Germanfest at Old Stone House a feast for lovers of good times, good food and the good ol’ days
By Hugh Fisher
GRANITE QUARRY ó “These days, it seems just about everyone in Rowan is related to the Braun family some way,” Kay Wilson said.
Her blood is tied to the Old Stone House, the home of Michael Braun built in 1766 and that today is the Rowan Museum’s showplace.
Wilson, with her daughter, Katie Hart, and son-in-law, John Hart, brought granddaughters Saylor and Sophie to the Old Stone House for Saturday’s Germanfest ó a museum fundraiser and a chance to see living history.
“I think it’s good for the children to start knowing their heritage,” Wilson said as the girls ran from dipping candles to seeing the other activities being held as part of Germanfest.
The Old Stone House, probably the only remaining colonial-era structure in the county, regularly opens its doors to schoolchildren.
But adults got their chance to experience hands-on history Saturday, while enjoying good food and drink and live music for a worthy cause.
“The turnout has been great,” said Kaye Brown Hirst, executive director of the Rowan Museum.
She said the fundraiser met its goal, with about 125 tickets sold at $25 per adult.
Many families are already familiar with events held at the house in the spring and at Christmastime, which Hirst said have been well-received.
The board wanted to plan a fall fundraiser, she said, but a traditional Oktoberfest would have had to compete with too many other events that month.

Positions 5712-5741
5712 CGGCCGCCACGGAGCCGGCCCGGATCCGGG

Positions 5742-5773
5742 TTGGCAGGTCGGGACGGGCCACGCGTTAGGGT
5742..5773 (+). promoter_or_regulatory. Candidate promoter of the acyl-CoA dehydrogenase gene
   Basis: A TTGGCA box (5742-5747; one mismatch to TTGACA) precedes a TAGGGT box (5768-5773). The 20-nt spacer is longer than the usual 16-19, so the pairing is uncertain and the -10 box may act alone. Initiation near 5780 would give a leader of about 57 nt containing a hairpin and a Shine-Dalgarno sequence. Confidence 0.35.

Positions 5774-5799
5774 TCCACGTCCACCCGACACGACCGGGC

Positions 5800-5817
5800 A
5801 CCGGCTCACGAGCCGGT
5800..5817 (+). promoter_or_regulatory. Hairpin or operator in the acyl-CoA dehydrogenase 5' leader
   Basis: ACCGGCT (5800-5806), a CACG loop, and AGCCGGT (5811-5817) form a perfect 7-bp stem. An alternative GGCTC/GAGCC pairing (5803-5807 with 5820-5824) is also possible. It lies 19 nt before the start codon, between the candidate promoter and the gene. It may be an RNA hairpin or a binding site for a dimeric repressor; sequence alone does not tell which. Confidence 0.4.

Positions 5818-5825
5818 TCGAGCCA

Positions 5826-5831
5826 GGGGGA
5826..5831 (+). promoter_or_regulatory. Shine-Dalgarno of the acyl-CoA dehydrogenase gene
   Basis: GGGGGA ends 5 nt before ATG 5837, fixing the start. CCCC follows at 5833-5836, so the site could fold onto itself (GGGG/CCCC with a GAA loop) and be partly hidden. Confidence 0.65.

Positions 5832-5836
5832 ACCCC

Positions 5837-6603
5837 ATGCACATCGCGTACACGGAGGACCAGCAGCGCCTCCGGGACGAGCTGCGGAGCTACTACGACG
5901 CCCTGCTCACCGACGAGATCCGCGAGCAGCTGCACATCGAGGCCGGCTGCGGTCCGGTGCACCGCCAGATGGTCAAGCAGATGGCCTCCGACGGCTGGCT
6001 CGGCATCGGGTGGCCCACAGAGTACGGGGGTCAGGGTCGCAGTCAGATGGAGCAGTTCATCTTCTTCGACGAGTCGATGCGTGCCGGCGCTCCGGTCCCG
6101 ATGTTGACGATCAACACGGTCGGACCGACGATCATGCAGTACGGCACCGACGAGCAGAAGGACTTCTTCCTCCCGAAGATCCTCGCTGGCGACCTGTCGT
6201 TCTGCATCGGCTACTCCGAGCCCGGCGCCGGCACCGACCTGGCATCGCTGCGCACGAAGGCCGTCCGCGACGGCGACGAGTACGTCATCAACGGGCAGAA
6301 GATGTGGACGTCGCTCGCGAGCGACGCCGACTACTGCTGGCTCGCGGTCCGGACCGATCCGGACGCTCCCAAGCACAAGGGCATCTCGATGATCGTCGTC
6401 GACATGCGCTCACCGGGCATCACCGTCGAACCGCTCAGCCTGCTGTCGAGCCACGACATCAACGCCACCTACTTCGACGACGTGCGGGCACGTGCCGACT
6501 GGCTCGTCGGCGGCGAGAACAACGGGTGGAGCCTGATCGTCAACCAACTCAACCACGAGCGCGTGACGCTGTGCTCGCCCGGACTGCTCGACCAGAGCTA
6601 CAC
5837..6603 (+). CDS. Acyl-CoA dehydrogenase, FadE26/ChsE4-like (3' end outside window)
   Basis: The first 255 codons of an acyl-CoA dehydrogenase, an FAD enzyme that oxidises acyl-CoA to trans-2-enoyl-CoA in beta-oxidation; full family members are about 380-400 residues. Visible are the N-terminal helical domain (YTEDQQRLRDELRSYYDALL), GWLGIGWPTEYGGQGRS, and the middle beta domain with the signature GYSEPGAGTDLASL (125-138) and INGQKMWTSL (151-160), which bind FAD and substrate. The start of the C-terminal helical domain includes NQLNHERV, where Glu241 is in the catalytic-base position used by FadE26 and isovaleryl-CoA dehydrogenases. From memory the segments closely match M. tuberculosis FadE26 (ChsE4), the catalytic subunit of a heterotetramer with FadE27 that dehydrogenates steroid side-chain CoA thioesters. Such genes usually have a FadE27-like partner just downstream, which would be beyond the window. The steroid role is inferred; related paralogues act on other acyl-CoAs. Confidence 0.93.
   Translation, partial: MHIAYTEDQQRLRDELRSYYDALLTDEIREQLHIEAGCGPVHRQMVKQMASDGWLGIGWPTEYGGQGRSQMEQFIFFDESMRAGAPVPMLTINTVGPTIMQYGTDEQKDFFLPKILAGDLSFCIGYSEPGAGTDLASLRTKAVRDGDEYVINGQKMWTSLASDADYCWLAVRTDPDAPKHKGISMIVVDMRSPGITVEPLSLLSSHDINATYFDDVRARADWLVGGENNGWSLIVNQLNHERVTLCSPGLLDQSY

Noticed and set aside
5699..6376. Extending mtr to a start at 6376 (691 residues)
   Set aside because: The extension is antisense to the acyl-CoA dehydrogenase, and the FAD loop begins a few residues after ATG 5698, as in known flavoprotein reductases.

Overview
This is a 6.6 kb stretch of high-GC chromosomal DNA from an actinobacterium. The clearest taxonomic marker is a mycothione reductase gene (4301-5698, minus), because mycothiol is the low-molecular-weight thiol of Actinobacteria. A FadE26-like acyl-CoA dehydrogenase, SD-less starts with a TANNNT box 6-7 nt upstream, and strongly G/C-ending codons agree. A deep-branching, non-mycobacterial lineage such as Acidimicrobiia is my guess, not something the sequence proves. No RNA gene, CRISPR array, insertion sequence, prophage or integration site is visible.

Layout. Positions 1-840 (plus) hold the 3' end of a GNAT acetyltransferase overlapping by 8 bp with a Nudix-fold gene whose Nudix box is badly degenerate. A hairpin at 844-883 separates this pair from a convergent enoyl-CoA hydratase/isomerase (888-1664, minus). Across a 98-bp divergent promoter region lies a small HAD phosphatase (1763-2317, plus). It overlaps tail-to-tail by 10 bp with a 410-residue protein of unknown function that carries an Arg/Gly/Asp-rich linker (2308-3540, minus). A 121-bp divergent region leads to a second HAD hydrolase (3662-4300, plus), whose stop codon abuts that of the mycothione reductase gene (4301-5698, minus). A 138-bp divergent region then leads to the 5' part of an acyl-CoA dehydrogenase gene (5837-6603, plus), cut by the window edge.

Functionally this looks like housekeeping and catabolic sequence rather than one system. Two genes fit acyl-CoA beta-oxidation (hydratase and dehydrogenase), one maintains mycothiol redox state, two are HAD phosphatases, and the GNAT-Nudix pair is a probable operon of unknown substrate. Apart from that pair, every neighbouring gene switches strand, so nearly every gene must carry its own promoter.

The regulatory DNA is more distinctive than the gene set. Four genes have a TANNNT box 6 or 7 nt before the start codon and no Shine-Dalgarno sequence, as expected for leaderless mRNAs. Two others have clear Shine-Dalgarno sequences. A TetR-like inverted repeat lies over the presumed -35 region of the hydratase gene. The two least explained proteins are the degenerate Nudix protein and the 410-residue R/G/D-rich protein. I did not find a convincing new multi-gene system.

The end of summer, she said, is when the Braun family and other German immigrants to Rowan would have been getting ready for harvest time and winter.
So guests got to experience basket-making, the preparation of sauerkraut and candle-dipping using wax melted over an open fire.
Staff took pains to make the night authentic. Uta Braun, a museum docent and German language expert, talked to guests about the history of the home and the culture the Rowan Brauns brought to America.
“I’m the only one here who still spells my name the correct way,” Braun joked.
The menu featured foods the German immigrants to Rowan would have loved, including sauerkraut and knackwurst, schweinefleisch (pulled pork), grüne bohnen (green beans) and apfelkuchen (apple cobbler) for dessert.
As for the liquid refreshments … well, tee and bier still sound like what they are, even with German spellings, and they were also in abundance.
And though the grounds echoed with live bluegrass music in deference to the Southern heritage of Rowan ó brass bands are an Old World tradition, Hirst said ó it was easy to imagine a long-past time.
Ken Almond and Shirley Russell toured the house and grounds. Almond pointed out the echoes of the music among the trees and said he was amazed to think of family gatherings that would have been held here nearly 250 years ago.
“How hard it must’ve been to live here in those days,” Almond said. He and Russell drove from Albemarle after reading about Germanfest in the Post.
“And, how fortunate we are not to have to work so hard.”
Woodworking, living off the land, maintaining a household ó all these historical facts were on display.
But the evening’s old European charm was the draw for most in the crowd that gathered under tents to relax as the sun went down.
“The museum staff does a great job of bringing the history,” said Larry Brown, a descendent of the Braun family and member of the Brown-Fisher Association, which holds a reunion about every three years at the Old Stone House.
Brown and his own immediate family said they enjoyed Germanfest, and the chance to see the Old Stone House.
“It’s another one of Rowan County’s little-known gems,” Candace Brown said.